Petroleum coke is a known source for solid carbon reductants for the chlorination of aluminous materials, such as partially calcined alumina (PCA), metal grade alumina (MGA) and partially calcined aluminum chloride hexahydrate (ACH). Green petroleum coke, i.e., uncalcined coke, is known to have a moderate level of activity. However, a serious disadvantage is that it contains significant quantities of hydrogen and hydrocarbons which are chlorinated during the chlorination process. Not only does their presence result in increased consumption of expensive unrecoverable chlorine, but the hydrogen and hydrocarbons interfere with the chlorination reaction kinetics due to their vapor pressure over the surface of the solid reductant. Calcining coke drives off the hydrogen and hydrocarbons but to a great extent also deactivates the carbon. Fully calcined coke, i.e., coke calcined at about 1200°-1400° C., has very low activity insofar as chlorination reaction kinetics are concerned, but is essentially free of excess hydrogen and hydrocarbons. Accordingly, methods of activating partially and fully calcined coke have been sought after for some time.
Petroleum coke is normally fully calcined to 1200°-1400° C. (FCC) to remove moisture and volatiles. The high temperature for calcination of coke is essential for use in aluminum chloride production since low temperature calcined coke contains residual hydrocarbons and hydrogen that can be converted, during chlorination, to environmentally unacceptable chlorinated hydrocarbon products, such as PCB's. However, the high temperature calcination of coke, sometimes called dead burning, produces coke with a low surface area and low activity.
An alternative to both carbon monoxide and fully calcined coke (FCC) is the use of traditional partially calcined coke (PCC) as taught and described in U.S. Pat. No. 4,284,607. This known method of producing partially calcined coke involves subjecting green petroleum coke in a nitrogen or non-oxidizing atmosphere to a calcination temperature of from 650° C. to 900° C. and preferably 850° C. for a time period of 10 to 120 minutes, preferably 30 minutes. Typically, the calcination, alone or in conjunction with the aluminous materials to be chlorinated, is performed in a fluidized bed with nitrogen as the fluidizing agent of fluidization gas.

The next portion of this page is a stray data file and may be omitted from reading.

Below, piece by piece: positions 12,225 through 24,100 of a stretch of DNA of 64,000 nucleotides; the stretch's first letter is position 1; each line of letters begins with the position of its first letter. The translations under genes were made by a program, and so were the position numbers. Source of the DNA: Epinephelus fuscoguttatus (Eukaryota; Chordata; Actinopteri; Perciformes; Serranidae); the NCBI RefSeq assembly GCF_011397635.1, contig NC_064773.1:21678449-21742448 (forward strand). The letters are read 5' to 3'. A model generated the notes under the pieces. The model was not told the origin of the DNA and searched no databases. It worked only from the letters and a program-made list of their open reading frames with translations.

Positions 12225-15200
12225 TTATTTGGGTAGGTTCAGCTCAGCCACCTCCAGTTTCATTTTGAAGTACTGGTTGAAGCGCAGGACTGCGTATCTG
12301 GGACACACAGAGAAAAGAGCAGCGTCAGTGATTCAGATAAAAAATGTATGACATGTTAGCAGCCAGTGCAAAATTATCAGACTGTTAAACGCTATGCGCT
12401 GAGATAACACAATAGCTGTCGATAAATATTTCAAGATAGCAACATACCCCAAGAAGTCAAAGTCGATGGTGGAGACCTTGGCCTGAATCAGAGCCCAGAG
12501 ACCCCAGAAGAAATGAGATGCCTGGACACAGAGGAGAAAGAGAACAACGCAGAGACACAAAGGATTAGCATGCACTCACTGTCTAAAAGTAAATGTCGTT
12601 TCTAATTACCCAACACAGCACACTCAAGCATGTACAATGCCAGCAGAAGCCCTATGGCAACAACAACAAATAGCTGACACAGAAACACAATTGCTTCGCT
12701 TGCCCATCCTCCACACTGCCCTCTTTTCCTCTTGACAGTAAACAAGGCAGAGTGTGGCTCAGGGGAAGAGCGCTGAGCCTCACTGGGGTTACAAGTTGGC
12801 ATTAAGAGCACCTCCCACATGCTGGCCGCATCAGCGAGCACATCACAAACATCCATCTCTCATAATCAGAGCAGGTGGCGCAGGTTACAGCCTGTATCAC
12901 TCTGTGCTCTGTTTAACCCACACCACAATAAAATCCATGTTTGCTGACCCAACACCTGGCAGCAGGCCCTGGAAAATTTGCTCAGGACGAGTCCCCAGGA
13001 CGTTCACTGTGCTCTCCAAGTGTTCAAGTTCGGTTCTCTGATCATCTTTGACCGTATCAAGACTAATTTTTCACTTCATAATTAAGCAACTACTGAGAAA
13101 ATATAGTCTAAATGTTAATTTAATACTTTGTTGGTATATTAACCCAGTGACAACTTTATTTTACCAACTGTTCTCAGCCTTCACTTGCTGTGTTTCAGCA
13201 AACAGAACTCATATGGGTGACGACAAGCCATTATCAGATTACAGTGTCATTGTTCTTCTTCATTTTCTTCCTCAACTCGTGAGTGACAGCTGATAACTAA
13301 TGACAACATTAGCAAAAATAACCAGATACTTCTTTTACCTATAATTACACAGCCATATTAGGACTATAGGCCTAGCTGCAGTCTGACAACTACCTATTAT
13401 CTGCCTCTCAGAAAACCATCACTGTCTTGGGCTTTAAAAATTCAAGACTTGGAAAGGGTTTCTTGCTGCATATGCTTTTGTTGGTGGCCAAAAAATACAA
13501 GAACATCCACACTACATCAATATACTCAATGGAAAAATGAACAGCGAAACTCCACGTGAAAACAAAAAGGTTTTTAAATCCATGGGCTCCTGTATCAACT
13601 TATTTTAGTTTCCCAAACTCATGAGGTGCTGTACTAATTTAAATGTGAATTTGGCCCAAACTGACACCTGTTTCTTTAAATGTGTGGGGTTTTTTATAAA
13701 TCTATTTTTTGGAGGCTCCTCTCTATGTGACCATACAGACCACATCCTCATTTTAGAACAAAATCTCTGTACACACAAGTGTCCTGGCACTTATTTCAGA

Traditional partially calcined coke (PCC), such as that of U.S. Pat. No. 4,284,607, is a relatively active reductant which results in rapid chlorination of aluminous materials such as metal grade alumina (MGA) to produce anhydrous aluminum chloride. However, a serious disadvantage of partially calcined coke presently known and used as a reductant for chlorination reactions is that it contains relatively high levels of residual hydrocarbons. During chlorination utilizing such partially calcined coke as the reductant, the residual hydrocarbons will also be chlorinated to produce environmentally harmful hydrocarbons such as polychlorinated biphenyls (PCBs), hexachlorobenzene (HCB), decachlorobiphenyl (DCBP), pentachlorobenzonitrile (PCBN), pentachloropyridine (PCP), and octachlorostyrene (OCS).